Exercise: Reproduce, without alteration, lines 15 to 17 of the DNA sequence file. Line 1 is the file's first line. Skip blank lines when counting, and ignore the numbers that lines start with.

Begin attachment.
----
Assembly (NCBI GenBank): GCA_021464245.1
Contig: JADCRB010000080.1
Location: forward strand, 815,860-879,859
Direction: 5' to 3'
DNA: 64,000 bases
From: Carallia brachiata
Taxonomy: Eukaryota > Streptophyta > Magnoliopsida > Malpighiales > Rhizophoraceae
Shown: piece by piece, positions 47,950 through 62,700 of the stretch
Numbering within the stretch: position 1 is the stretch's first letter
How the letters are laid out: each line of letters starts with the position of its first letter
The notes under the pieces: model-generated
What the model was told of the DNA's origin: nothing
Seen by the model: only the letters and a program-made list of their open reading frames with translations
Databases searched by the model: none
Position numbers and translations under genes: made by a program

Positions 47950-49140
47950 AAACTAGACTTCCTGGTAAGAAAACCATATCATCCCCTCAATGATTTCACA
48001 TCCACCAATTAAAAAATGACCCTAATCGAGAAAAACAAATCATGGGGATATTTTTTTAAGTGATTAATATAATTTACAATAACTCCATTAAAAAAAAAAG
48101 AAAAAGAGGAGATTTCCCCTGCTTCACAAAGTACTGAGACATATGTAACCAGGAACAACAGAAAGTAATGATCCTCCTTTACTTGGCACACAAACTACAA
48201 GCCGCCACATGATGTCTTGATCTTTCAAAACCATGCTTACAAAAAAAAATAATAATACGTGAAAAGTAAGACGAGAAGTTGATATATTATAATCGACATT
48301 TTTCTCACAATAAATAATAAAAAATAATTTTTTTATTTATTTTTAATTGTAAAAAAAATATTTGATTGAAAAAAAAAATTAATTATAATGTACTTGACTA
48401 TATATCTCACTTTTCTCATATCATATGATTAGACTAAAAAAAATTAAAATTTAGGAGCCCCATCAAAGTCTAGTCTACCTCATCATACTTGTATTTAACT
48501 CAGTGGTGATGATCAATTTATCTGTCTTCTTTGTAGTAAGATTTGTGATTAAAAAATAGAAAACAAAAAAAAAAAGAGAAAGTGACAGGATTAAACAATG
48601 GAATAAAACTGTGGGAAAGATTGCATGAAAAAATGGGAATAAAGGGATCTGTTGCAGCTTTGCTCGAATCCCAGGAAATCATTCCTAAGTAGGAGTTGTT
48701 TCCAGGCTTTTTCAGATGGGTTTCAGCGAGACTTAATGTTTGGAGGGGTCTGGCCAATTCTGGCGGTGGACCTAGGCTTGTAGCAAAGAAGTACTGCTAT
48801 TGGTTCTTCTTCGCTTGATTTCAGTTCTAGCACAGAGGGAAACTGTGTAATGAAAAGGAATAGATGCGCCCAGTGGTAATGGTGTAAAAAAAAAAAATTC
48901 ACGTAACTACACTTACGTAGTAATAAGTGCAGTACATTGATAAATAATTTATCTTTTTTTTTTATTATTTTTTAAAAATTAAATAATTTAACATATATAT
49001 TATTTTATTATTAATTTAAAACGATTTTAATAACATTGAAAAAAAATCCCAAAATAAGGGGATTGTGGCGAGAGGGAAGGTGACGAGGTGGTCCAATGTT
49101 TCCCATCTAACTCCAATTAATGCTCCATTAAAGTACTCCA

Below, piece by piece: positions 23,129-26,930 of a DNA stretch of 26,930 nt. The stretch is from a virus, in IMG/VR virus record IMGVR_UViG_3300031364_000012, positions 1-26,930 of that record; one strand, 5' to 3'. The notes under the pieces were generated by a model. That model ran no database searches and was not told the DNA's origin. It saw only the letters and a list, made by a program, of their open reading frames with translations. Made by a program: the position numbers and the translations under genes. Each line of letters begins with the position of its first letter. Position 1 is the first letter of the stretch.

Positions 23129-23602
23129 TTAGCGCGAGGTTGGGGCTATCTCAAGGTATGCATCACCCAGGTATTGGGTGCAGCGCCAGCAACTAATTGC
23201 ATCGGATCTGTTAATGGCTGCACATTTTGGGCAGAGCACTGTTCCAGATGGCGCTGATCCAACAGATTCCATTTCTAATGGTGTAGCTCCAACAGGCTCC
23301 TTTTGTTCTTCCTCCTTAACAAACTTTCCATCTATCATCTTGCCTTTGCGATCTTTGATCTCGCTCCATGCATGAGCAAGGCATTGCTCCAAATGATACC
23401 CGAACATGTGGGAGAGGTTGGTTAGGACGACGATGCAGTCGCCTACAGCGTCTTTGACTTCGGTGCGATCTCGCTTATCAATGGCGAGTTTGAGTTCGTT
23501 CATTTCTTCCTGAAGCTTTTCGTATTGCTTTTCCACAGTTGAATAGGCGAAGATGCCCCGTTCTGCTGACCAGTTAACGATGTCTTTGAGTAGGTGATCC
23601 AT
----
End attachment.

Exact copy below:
Position numbers and translations under genes: made by a program

Positions 47950-49140
47950 AAACTAGACTTCCTGGTAAGAAAACCATATCATCCCCTCAATGATTTCACA